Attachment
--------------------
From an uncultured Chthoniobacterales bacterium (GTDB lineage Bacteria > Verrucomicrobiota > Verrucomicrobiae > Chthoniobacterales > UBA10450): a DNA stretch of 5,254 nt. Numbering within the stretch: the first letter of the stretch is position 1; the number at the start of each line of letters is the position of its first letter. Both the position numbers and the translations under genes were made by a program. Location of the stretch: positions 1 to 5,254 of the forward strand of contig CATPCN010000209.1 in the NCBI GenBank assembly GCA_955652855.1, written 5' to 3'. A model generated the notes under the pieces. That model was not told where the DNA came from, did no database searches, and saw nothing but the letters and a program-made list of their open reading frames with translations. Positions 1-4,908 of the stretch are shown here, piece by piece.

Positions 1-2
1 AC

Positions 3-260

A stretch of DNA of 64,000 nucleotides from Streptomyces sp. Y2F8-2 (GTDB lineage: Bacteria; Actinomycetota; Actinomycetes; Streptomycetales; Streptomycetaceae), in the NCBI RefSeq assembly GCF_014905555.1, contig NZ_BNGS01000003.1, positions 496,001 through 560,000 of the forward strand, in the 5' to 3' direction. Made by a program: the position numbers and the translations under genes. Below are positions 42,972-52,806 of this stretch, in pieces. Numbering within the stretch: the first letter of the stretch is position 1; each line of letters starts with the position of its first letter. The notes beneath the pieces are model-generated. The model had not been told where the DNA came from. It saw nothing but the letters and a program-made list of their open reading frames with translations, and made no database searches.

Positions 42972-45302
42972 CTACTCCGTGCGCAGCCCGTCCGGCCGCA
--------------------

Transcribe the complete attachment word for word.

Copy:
From an uncultured Chthoniobacterales bacterium (GTDB lineage Bacteria > Verrucomicrobiota > Verrucomicrobiae > Chthoniobacterales > UBA10450): a DNA stretch of 5,254 nt. Numbering within the stretch: the first letter of the stretch is position 1; the number at the start of each line of letters is the position of its first letter. Both the position numbers and the translations under genes were made by a program. Location of the stretch: positions 1 to 5,254 of the forward strand of contig CATPCN010000209.1 in the NCBI GenBank assembly GCA_955652855.1, written 5' to 3'. A model generated the notes under the pieces. That model was not told where the DNA came from, did no database searches, and saw nothing but the letters and a program-made list of their open reading frames with translations. Positions 1-4,908 of the stretch are shown here, piece by piece.

Positions 1-2
1 AC

Positions 3-260

A stretch of DNA of 64,000 nucleotides from Streptomyces sp. Y2F8-2 (GTDB lineage: Bacteria; Actinomycetota; Actinomycetes; Streptomycetales; Streptomycetaceae), in the NCBI RefSeq assembly GCF_014905555.1, contig NZ_BNGS01000003.1, positions 496,001 through 560,000 of the forward strand, in the 5' to 3' direction. Made by a program: the position numbers and the translations under genes. Below are positions 42,972-52,806 of this stretch, in pieces. Numbering within the stretch: the first letter of the stretch is position 1; each line of letters starts with the position of its first letter. The notes beneath the pieces are model-generated. The model had not been told where the DNA came from. It saw nothing but the letters and a program-made list of their open reading frames with translations, and made no database searches.

Positions 42972-45302
42972 CTACTCCGTGCGCAGCCCGTCCGGCCGCA